Baguio’s wet & dry Public Market is located at 38 Raja Soliman Street in Baguio City. The marketplace, however, spans Magsaysay Avenue and crosses Lower Session Road. When the city’s artistic community converted Baguio Market into a gallery in 2014, it transformed from its 1917 structure—made of local materials and symbolized by the original golden eagle relic—into a cultural place. The open market sells a wide range of commodities and goods. Some stores open at five in the morning, particularly the wet goods and vegetable sections. While some dry goods stores are open 24 hours a day, most don’t open until between 6 and 7 in the morning.
GOODS IN THE WET MARKET
All items and products should not be set aside in the public market. Primary to this are the freshly harvested vegetables from the province. The city is lucky to be a part of the province of Benguet, which is regarded as one of Luzon’s top vegetable-growing areas. Numerous vegetables, including carrots, potatoes, broccoli, cauliflower, and lettuce, are delivered daily from the vegetable exchanges in the nearby towns to the city market in La Trinidad. Most of these are sold by the kilo, but you can also get small to-go packets. Additionally, fresh herbs, including basil, rosemary, mint, and parsley, are available in this section for gourmets.
Vegetables are not only present, but fruits are also a big part of the market. Almost all fruits local to the Philippines are found here, such as mangoes, coconuts, apples, etc. Baguio is actually famous for its fresh strawberries. This market is one of the best places to buy strawberries. Usually in peak season from November to April.
There is also a meat department where you can buy different types of sausages and longganisa (Filipino sausages). Some of the local butchers even make their own garlic and sweet varieties of longganisa. On the second floor of the building is a butcher’s shop, and on the ground floor, there are chicken shops. The fish section is a few steps up the hilltop, where Baguio residents stock up on fish daily.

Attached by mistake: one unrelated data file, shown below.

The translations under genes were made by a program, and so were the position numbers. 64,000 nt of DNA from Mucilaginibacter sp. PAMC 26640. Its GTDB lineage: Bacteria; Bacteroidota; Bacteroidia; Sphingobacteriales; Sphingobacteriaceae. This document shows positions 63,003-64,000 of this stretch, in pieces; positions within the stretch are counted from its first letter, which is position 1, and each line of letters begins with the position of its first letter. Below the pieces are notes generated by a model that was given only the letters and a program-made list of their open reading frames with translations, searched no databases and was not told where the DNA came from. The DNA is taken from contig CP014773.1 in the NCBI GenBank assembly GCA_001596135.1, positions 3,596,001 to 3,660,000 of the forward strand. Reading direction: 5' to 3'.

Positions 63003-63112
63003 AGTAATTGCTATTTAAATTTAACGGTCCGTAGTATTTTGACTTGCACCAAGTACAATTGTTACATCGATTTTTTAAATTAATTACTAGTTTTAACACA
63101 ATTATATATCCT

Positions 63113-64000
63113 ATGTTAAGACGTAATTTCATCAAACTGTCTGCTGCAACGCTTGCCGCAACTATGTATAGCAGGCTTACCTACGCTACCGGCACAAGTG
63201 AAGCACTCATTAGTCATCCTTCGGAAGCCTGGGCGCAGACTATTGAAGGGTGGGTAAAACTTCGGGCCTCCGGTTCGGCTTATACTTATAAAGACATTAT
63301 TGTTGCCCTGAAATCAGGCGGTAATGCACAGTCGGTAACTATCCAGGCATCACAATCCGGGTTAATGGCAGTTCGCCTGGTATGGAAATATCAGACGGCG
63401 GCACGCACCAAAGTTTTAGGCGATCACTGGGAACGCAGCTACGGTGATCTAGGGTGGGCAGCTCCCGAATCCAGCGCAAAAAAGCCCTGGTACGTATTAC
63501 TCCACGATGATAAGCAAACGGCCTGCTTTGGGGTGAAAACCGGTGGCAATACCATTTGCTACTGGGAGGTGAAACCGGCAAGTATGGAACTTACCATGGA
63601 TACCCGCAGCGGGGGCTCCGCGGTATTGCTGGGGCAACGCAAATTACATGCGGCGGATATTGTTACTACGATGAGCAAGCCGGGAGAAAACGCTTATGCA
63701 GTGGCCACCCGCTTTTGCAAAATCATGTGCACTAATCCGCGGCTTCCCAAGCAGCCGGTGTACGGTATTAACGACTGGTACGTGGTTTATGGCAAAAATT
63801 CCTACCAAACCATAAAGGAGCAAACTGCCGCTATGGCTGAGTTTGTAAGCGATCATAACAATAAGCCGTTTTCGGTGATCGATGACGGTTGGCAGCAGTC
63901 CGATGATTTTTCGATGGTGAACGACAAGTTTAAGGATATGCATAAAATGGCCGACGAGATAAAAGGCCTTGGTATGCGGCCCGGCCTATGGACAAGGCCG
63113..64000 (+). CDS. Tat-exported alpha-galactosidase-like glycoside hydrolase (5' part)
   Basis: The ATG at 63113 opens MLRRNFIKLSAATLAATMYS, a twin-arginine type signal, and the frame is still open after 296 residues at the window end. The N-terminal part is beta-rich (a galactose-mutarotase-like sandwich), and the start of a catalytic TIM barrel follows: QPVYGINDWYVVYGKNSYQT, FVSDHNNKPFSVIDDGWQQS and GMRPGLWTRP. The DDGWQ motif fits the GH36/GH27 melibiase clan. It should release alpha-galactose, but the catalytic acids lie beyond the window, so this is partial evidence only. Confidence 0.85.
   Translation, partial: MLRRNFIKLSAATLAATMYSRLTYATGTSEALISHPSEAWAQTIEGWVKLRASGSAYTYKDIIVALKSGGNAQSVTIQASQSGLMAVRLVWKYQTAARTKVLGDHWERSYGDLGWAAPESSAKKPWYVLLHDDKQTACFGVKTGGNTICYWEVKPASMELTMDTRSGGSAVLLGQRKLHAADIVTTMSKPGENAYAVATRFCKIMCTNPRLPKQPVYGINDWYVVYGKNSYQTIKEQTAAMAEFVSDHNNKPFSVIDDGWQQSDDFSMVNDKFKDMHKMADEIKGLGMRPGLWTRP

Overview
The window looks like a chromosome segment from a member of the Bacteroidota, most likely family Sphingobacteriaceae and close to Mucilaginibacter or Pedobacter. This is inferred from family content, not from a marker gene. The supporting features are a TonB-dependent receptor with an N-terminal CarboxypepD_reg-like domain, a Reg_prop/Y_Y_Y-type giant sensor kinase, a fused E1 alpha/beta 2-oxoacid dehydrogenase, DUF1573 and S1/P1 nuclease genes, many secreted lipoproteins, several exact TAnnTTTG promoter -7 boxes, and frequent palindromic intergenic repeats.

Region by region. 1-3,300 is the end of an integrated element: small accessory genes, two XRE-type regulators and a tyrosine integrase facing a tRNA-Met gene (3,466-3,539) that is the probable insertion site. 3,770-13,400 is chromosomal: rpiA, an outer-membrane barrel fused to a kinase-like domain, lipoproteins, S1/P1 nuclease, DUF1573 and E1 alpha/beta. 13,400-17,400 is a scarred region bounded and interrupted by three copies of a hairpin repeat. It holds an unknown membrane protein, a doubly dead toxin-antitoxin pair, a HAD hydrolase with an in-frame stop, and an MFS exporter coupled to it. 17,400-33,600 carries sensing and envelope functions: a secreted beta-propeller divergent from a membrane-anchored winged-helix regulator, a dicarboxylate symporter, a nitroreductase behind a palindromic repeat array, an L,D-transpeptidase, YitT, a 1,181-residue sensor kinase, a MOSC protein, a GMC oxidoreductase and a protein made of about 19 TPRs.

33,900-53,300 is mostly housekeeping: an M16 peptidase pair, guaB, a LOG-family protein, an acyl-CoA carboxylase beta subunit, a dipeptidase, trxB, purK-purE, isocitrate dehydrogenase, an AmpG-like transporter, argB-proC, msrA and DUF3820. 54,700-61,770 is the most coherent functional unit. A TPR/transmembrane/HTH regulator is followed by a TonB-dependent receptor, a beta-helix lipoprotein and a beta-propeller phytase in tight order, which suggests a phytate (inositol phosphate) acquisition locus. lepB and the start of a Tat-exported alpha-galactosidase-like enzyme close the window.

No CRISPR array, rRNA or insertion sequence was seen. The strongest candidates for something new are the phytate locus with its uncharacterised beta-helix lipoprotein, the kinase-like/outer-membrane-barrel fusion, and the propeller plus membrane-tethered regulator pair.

Baguio is close to the flower gardens of Benguet, so you can buy freshly-cut flowers at the public market. Each vendor has very simple but cute booths where shoppers can pick which flowers they want and how they want them arranged.
GOODS IN THE DRY MARKET
In addition to fresh produce and flowers, the market has a “dry” section that sells packaged goods and clothing. It is common to see preserves such as strawberry jams, passion fruit, rice, and spices. Snacks, such as handmade chips and peanut brittle, are also common in this section.
The shop also offers native and local hand products. There is a market section filled with baskets, wooden plates, and other woodwork, in addition to other gifts and goodies such as souvenir shirts and trinkets. In this section, you can buy accessories made from handwoven fabrics, such as wallets and key chains. If you buy a lot and give it to your friends, colleagues, or family members, buying in bulk is a good deal.
Buyers can also find a section for cheap clothing or “ukay-ukay” as referred to by Filipinos. Most shoppers can attest that ukay-ukay, or shopping for used clothing and accessories, is cheap at Baguio City’s Public Market.
THE SOLIDARITY FORMED IN THE PUBLIC MARKET
Baguio City Public Market not only offers bargains and rare items, but it’s also known as one of the cleanest markets in the country. No need to worry about your shoes or sneakers getting dirty or muddy. Some visitors are confident enough to wear flip-flops when going to the market without worrying about getting their toes dirty. But what makes Baguio Public Market special is its strong sense of solidarity is interwoven, and the relationship with customers deepens and turns into friendship.
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